Federal Criminal Defense Lawyers in Dallas, TX
Being charged with a federal crime is a serious offense, and the penalties handed down are much harsher than state crimes. To protect yourself and your future, it’s critical you retain the services of qualified and experienced federal criminal defense attorneys like the team here at Estrada & Puente, P.L.L.C. in Dallas, TX. We have dedicated our business to providing legal counsel to citizens from all walks of life, ensuring their rights are protected and their cases end with the best possible outcome. Are you concerned you’re under criminal investigation, or have you already been charged with a federal crime? Contact us for help today.
What Is a Federal Crime?
Federal crimes differ from state crimes as they are investigated and prosecuted by federal agencies, such as the FBI or Department of Homeland Security. To be classified as a federal issue, the crimes usually occur across multiple states, happen on federal property, violate federal law, or involve citizens from various states. Federal crimes also carry harsher penalties than state crimes because the federal government has more stringent sentencing laws and the maximum punishments are much higher. Examples of federal crimes we represent clients in include:
- Federal Conspiracy & Drug Charges
- Illegal Reentry & Alien Smuggling
- Internet Crimes
- Money Laundering
- Other Federal Cases
How Do Federal Crime Investigations Work?
The law enforcement and federal agencies involved in investigations will perform most of the investigative work while partnering with a federal prosecutor to build a case and ensure enough evidence for prosecution. While tips and insider information can help initiate the investigation, the government has other tools to assist with compiling additional evidence. A federal judge must approve these methods after sufficient evidence is shown that crimes are likely being committed and there are reasons to use one or more of these. This might include:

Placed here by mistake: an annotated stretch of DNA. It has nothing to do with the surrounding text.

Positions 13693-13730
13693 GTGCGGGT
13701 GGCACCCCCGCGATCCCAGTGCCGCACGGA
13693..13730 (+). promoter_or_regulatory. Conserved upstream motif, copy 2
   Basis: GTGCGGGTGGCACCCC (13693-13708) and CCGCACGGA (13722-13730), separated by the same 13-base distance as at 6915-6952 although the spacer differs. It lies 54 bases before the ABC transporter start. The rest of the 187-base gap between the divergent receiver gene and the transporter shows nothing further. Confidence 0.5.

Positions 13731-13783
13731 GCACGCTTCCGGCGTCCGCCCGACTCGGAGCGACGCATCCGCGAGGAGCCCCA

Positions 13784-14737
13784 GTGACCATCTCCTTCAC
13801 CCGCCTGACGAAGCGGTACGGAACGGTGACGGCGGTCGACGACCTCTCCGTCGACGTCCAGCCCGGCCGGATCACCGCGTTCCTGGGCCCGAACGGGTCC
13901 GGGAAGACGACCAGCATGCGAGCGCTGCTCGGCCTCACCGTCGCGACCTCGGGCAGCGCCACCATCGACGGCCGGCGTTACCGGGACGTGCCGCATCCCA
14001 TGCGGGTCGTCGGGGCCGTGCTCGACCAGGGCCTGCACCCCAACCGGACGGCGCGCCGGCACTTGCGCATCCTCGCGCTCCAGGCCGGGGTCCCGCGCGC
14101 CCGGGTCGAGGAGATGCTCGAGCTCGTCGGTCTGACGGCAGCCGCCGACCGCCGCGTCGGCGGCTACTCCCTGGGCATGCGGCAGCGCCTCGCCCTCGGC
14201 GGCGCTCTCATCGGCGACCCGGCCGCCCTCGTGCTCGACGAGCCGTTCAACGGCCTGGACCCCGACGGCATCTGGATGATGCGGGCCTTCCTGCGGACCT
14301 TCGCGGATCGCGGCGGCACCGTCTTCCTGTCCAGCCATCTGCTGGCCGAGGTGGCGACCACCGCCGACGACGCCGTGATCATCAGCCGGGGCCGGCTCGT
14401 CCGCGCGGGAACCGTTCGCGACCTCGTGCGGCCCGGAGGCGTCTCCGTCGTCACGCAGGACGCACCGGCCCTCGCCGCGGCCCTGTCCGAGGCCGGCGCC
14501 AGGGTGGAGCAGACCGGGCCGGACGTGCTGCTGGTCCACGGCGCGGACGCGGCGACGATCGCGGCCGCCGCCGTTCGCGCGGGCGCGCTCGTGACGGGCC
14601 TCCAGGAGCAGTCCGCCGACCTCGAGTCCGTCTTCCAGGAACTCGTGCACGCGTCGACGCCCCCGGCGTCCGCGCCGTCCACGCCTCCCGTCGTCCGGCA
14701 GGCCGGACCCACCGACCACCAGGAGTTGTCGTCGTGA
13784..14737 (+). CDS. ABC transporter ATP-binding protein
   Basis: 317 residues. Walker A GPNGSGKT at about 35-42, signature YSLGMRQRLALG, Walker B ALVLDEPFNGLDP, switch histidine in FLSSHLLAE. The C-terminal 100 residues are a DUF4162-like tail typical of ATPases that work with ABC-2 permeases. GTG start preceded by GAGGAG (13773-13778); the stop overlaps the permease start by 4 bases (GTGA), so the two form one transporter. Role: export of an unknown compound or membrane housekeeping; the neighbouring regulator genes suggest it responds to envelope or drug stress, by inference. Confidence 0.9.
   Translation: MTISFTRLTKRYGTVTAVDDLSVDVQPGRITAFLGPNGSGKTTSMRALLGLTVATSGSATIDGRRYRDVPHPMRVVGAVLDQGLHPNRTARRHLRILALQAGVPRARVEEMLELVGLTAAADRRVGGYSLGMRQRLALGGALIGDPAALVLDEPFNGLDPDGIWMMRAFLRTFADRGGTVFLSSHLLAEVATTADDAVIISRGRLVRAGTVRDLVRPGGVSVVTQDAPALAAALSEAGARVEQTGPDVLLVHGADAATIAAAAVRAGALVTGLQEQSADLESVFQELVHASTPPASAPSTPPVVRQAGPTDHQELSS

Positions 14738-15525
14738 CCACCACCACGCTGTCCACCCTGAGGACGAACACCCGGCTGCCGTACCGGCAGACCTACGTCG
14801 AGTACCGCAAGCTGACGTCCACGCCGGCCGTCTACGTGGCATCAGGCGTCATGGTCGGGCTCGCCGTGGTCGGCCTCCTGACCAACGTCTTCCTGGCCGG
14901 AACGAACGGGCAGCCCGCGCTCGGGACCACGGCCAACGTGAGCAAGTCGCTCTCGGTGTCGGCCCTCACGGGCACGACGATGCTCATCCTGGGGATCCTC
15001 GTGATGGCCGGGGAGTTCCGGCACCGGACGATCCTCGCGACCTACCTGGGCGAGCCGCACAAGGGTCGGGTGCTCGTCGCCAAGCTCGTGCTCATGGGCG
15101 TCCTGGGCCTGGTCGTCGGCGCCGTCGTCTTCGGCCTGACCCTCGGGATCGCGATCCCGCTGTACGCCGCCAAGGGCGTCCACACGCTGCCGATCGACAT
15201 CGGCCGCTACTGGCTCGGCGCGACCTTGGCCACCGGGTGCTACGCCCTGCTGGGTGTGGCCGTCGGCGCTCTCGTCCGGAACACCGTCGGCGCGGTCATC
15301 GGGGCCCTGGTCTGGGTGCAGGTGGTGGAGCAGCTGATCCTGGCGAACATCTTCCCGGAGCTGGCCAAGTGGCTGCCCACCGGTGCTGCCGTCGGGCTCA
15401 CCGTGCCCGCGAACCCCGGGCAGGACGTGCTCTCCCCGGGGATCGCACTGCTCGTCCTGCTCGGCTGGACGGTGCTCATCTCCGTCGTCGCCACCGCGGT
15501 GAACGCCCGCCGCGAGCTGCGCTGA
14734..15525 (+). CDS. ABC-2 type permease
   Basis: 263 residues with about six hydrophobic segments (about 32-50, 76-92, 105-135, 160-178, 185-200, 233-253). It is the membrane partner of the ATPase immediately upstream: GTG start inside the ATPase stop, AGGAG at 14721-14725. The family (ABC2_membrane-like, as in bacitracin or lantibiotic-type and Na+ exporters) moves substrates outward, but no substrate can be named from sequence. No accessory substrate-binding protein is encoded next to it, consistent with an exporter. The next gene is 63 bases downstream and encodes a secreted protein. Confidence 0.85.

- Wiretapping – This method involves tapping into a phone or another electronic device, enabling law enforcement to listen to and record critical information being shared by unsuspecting individuals who may divulge incriminating information.
- GPS Tracking – GPS and other electronic surveillance equipment allow federal agents to follow movements and observe meetings of suspected criminals.
Things to Know About Federal Criminal Investigations
When the federal government believes crimes are being committed that violate federal laws, they begin an investigation to build a case against the suspected individuals. The goal is to determine if federal crimes have been committed, who the people or parties involved are, and what evidence there is to prove it in court. Often, government agencies are informed about possible criminal activity through tips from sources who either deal directly with the people involved in the illegal actions or have information about the crime. Federal agencies that begin the investigation process include the FBI, the Bureau of Alcohol, Tobacco, Firearms, and Explosives (ATF), the Federal Drug Enforcement Agency (DEA), the Internal Revenue Service (IRS), and the Department of Homeland Security.
Protect Yourself Against Federal Charges
While the government has a lot of tools and agencies at its disposal, they are required to respect the rights of individuals when conducting criminal investigations. At Estrada & Puente, P.L.L.C., we will fight for your rights and look for areas of illegal evidence collecting, missteps amongst the various agencies, and other mishandling of federal information that may reduce the charges or penalties of the cases. Contact us to discuss your case today if you’re facing federal charges.
Federal Grand Jury Process
Once the federal investigation is complete, the case is presented to a federal grand jury. The grand jury’s job is to listen to the evidence presented to them and determine if there is sufficient proof to proceed with federal prosecution. If they find evidence is adequate, it does not mean the suspects are guilty. It is a way for the federal prosecutors to move forward with the charges.